Ruby annoyances for a newb

Discussion in 'Ruby' started by Miguel Fonseca, Feb 24, 2008.

  1. Hello!

    I'm a fresh ruby programmer from Portugal and until now I've been coding
    mostly java programs. I'm posting here to find out what you think about
    two things that annoy me in ruby:

    - The fact that variables dont have type! Sure this is andy in several
    situations but it can also be a source of problems with wrong input
    being passed to the methods! Because of this I'me forced to check
    manually for the type in the begining of methods (ex: if
    price.instance_of? Fixnum )

    - Second fact has to do with exceptions, in contrast to what happens in
    java the catching of exceptions is not forced, so most times I end up
    not coding the catch statement wich leads to a lot of run-time errors,
    also for system functions I dont't know wich exceptions they throw!

    I would like to know your opinion about these two matters. Probably
    these are not problems at all, only my java side confusing me! =D

    Hope I was able to express myself correctly
    --
    Posted via http://www.ruby-forum.com/.
    Miguel Fonseca, Feb 24, 2008
    #1
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  2. On Sun, Feb 24, 2008 at 8:25 AM, Miguel Fonseca <> wrote:
    > Hello!
    >
    > I'm a fresh ruby programmer from Portugal and until now I've been coding
    > mostly java programs. I'm posting here to find out what you think about
    > two things that annoy me in ruby:
    >
    > - The fact that variables dont have type! Sure this is andy in several
    > situations but it can also be a source of problems with wrong input
    > being passed to the methods! Because of this I'me forced to check
    > manually for the type in the begining of methods (ex: if
    > price.instance_of? Fixnum )


    While there may be some cases where you need to check for the class of an object
    at the beginning of methods, its generally viewed as a practice to be avoided
    unless you've identified a specific need for it. The capacity of Ruby objects
    to participate in operations is determined by the methods they support
    ("duck typing") not their class. For the most part, library methods
    should document
    what they expect and it is the responsibility of client code to
    provide an object that
    behaves appropriately.

    > - Second fact has to do with exceptions, in contrast to what happens in
    > java the catching of exceptions is not forced, so most times I end up
    > not coding the catch statement wich leads to a lot of run-time errors,
    > also for system functions I don't know wich exceptions they throw!


    You should be only rescuing exceptions that you can usefully do
    something about. Most core methods should identify what they
    raise and when in their documentation, and you can use that to
    identify what you could rescue, but if you can't reasonably
    deal with an error, you shouldn't rescue it.
    Christopher Dicely, Feb 24, 2008
    #2
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  3. On 24.02.2008 17:25, Miguel Fonseca wrote:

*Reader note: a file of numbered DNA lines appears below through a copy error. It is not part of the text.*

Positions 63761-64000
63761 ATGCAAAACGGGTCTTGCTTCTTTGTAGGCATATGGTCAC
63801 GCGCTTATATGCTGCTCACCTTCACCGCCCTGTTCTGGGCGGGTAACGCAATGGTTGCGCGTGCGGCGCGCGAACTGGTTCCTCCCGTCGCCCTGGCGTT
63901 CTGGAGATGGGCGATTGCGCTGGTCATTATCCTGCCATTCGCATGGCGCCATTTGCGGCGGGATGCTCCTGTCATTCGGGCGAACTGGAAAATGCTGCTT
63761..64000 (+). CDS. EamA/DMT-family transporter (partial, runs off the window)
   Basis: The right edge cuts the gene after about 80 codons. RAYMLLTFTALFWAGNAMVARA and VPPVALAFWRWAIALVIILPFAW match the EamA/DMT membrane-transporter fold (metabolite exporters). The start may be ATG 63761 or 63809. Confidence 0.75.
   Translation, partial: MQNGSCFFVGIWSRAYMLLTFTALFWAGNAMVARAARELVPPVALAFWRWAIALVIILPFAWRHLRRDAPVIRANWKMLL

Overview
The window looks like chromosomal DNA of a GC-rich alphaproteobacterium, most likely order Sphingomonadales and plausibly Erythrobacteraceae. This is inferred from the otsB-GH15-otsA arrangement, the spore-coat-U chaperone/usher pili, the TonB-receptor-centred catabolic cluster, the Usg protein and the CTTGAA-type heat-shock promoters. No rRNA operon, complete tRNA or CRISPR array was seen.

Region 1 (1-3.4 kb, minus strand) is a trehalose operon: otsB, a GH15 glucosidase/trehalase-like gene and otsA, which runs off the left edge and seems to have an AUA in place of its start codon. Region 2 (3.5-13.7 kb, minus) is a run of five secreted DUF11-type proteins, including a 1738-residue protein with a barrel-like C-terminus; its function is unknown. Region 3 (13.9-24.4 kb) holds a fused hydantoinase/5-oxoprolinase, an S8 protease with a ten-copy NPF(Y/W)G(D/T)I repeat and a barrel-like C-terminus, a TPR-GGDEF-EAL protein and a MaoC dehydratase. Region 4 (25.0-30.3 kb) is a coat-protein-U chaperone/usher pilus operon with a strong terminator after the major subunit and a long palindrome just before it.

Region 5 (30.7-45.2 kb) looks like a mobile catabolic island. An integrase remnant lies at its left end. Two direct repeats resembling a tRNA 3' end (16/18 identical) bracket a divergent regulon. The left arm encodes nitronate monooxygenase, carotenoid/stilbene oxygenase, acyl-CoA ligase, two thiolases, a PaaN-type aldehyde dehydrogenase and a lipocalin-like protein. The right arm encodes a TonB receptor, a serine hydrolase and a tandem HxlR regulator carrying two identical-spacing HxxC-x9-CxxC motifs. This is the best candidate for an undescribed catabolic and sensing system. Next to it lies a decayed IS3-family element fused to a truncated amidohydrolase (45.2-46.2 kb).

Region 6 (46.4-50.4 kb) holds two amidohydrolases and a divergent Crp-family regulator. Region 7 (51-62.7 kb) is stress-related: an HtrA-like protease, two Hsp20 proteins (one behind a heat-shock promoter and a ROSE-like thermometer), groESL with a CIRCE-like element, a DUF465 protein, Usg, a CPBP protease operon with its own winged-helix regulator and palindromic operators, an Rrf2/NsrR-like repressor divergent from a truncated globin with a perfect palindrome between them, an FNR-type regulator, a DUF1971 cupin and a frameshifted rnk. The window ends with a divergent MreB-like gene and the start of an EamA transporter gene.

> I'm a fresh ruby programmer from Portugal and until now I've been coding
    > mostly java programs. I'm posting here to find out what you think about
    > two things that annoy me in ruby:
    >
    > - The fact that variables dont have type! Sure this is andy in several
    > situations but it can also be a source of problems with wrong input
    > being passed to the methods! Because of this I'me forced to check
    > manually for the type in the begining of methods (ex: if
    > price.instance_of? Fixnum )


    No, you're not. Please read about "duck typing". If you do not want a
    dynamically typed language then clearly Ruby is not for you and you are
    better served with Java. If you want to program in Ruby, you need to
    adjust your mindset. You cannot expect that Ruby is just another Java
    even though some things look familiar.

    > - Second fact has to do with exceptions, in contrast to what happens in
    > java the catching of exceptions is not forced, so most times I end up
    > not coding the catch statement wich leads to a lot of run-time errors,
    > also for system functions I dont't know wich exceptions they throw!


    This is only partly true: even in Java there is a ton of exceptions that
    nobody forces you to catch. There has been a lot of debate about
    checked vs. unchecked exceptions in general. I guess by now everything
    is said about it elsewhere. :) There are pros and cons to both
    approaches. IMHO unchecked exceptions fit Ruby very well while Java's
    model fits Java very well.

    > I would like to know your opinion about these two matters. Probably
    > these are not problems at all, only my java side confusing me! =D


    Probably. I suggest you get accustomed to the Ruby way, revisit your
    criticism after a while and see whether you still think it's valid.

    > Hope I was able to express myself correctly


    Absolutely. If you are interested, these topics have been discussed
    excessively here so you will find plenty material in the archives.

    Kind regards

    robert
    Robert Klemme, Feb 24, 2008
    #3
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